Vittoria has released a new tubeless sealant that claims to offer sealing for large holes and work on road and mountain bikes. During testing, it has proved very effective and has not dried out.
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The vast majority of tubeless sealants currently available have a solvent element, usually ammonia and a latex-based coagulant, to seal the hole. Still, for some, the use of a solvent can be a problem due to ammonia's hazardous and toxic nature, which can lead to tyre damage or affect and potentially affect tyre inserts that you may use.
The Vittoria Universal sealant is available in sizes from 80ml (£8.99), which is enough for a single mountain bike tyre, 150ml (£11.99), 250ml (£14.99), 500ml (£19.99) and 1l (£29.99). So it is very much a case of getting more for your money as the sizes increase.
Vittoria has named it Universal, designed for all bicycles, from mountain bikes to road tyres. There are no pressure limits given the recommended amount being 80ml per tyre for a mountain bike wheel or 40ml for a road tyre. These levels sit towards the bottom of the recommended amounts, especially for road tyres.
Testing Vittoria Universal sealant
I have had the sealant installed in various bikes for several months at the required amounts stated for mountain bikes and road. For the gravel bike, I placed 60ml in each tyre due to the larger volume. During the test period, I hadn't noticed a single puncture, which does not mean that no punctures have occurred. If they have, the sealant has worked.
I also used a wheel with an old mountain bike tyre pumped to 25psi and a tubeless road tyre to 75psi and purposefully punctured to test the sealant's claims. For the tyres tested, the wheel was placed in a stand and rotated to recreate a rolling wheel. I used a pin approximately 1mm in diameter to represent a thorn size for both tyres and punctured the tyre on the central tread and high on the sidewall. If the sealant successfully sealed the hole, I then used a 3mm wide non-circular nail in similar locations on the tyre.
Initially testing the mountain bike tyre, the small pinhole was instantly sealed on the main tread area and sidewall. Both of these sealed instantly with no noticeable loss of air or fluid. The stakes were then increased using a 3mm panel pin in similar locations. Both again were sealed very quickly with fluid visible on the hole but no significant loss of either air or the fluid.
Some sealants can often struggle on road tyres due to the lower air volume but higher pressures used. When testing the Vittoria sealant, the pressure was 75psi, which is a little above the normal pressure that I use on a road bike with tubeless tyres fitted. The 1mm pin again sealed instantly with only a tiny spot of fluid that could be noticed on the surface for both sidewall and the rolling surface, showing that pressure alone was an issue.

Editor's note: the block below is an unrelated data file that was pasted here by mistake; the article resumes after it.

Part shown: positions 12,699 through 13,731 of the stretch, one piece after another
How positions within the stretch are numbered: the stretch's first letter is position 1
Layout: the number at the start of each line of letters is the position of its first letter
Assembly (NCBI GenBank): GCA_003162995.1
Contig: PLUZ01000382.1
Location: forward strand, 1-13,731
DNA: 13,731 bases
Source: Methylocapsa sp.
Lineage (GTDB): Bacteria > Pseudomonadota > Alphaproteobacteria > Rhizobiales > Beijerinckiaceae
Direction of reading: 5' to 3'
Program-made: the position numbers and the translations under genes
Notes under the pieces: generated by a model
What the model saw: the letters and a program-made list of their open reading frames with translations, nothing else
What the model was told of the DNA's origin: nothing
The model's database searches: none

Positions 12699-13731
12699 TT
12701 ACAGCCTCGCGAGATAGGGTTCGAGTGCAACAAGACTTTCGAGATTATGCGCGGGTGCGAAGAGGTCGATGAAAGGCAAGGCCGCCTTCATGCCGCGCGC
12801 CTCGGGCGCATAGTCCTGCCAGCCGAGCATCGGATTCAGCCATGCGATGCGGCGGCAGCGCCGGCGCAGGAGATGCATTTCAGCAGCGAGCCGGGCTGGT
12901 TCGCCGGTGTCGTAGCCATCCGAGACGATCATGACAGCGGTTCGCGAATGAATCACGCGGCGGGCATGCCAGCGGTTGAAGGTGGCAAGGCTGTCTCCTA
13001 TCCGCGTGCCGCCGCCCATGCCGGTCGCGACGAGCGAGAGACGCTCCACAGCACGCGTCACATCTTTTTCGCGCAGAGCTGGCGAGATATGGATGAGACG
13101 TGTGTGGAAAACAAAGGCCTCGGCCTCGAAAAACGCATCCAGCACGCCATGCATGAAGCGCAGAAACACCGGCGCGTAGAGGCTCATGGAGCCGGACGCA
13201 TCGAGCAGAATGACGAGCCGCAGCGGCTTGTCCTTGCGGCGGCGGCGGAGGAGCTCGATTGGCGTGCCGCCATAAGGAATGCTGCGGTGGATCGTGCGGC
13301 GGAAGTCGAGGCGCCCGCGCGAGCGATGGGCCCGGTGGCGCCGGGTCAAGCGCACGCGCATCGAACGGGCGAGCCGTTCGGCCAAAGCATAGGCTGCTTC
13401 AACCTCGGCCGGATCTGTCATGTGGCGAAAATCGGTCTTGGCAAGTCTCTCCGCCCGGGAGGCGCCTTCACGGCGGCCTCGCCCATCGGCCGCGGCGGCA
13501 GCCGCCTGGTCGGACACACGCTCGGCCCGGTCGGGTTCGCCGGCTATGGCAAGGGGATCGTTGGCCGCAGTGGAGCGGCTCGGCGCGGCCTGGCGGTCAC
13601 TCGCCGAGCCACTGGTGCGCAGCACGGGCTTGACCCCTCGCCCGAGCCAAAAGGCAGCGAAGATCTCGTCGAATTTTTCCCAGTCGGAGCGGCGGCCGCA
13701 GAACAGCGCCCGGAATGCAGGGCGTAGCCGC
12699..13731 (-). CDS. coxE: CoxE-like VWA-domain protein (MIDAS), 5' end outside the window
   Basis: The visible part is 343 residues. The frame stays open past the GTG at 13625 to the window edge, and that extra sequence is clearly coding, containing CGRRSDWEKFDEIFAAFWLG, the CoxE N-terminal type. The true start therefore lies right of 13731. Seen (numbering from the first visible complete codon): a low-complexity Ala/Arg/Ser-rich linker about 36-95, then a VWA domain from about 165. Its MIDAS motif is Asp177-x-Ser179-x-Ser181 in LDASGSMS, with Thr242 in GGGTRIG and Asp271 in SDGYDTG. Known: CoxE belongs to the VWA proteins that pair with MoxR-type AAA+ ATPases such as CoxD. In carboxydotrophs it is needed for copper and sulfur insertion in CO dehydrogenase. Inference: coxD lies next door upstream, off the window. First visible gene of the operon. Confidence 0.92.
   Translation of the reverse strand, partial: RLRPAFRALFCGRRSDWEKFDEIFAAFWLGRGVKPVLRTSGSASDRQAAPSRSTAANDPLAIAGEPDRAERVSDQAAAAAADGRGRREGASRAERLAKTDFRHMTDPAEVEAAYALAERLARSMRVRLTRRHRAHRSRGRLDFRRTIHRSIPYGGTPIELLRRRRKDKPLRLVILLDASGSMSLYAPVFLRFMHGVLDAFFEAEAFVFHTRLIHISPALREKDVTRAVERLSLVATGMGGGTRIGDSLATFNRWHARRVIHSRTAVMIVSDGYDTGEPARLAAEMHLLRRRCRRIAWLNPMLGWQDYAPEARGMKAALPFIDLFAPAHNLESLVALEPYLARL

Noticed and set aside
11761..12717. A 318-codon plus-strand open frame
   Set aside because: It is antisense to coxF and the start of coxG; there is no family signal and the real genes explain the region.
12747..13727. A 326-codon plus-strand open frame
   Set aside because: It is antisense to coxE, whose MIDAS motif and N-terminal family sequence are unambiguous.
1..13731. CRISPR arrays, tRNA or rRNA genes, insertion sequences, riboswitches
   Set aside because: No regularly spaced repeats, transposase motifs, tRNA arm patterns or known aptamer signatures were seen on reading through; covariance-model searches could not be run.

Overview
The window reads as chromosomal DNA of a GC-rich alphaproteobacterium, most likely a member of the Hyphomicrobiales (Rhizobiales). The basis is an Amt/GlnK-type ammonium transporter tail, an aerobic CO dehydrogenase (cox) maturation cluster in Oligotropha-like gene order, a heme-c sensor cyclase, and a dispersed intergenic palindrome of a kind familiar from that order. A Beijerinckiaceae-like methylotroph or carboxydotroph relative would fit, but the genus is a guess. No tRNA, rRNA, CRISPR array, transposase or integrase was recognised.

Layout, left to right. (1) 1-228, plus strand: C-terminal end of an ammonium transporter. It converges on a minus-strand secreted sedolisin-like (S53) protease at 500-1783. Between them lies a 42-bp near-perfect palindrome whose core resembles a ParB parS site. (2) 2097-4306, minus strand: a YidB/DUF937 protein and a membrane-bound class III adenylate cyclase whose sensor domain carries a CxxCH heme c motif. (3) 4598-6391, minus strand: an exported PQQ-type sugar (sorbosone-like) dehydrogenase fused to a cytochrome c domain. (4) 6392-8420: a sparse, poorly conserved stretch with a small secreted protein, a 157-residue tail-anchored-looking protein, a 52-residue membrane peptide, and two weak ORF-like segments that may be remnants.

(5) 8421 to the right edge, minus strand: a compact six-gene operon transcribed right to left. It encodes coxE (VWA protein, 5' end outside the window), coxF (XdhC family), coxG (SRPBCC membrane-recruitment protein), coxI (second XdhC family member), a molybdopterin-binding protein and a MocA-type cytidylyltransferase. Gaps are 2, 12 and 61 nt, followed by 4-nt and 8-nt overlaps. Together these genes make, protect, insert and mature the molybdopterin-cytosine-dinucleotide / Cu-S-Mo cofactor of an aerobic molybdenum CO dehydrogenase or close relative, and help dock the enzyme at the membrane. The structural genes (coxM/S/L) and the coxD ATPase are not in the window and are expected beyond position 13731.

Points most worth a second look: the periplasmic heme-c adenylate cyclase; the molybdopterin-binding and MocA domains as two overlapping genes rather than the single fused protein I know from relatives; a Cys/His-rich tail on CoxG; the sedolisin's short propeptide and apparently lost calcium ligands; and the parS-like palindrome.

When puncturing the road tyre using the 3mm nail, the sealant still worked. There was some loss of fluid and air, but enough was retained in the tyre that continuing to ride would have been fine. The 3mm hole in the sidewall was the most problematic. Had this happened while riding, it might have needed a stop. While the sealant slowed down the air loss quickly, it did not completely stop until the tyre was rotated to ensure that it was rotated sealant was immediately above the hole created.
With a good level of success across all tests, I upped the challenge. I used a 6mm external bolt to test the claims Vittoria provided of being able to seal up to a 6mm hole. This puncture size would likely be very unfortunate and, in almost all cases in my riding experience, would have required a tube. For this puncture, the pressure was set at 25psi, and the screw was solely in the centre of the tread.
When the screw was removed, a large amount of sealant was released. To my surprise, with the wheel held in a way to allow the sealant to pool over the hole, it did seal and dry. The remaining air inside was 10psi, and when re-inflated to 25psi, the seal remained intact. The fact it sealed at all is impressive and more than I personally expected.
Value and verdict
While the performance of Vittoria Universal is good, the price is a little higher than the well known Stans No Tubes sealant at £4 for a small 60ml bottle rising to £26 for a 946ml bottle. Another popular option, Orange Seal, is available in 114ml for £7, 227ml for £13 and 455ml for £20, making it similar for the sizes available.
Even with the eco-credentials of not having ammonia or latex within the sealant, the performance of Vittoria Universal sealant has been very good, equaling claims and sealing all punctures tested over a range of tyre sizes and pressures. It is lasting well, not drying up quickly, and while it's not the cheapest, it is at least priced to a similar level as other sealants available, making it a great all-around option for all types of bikes.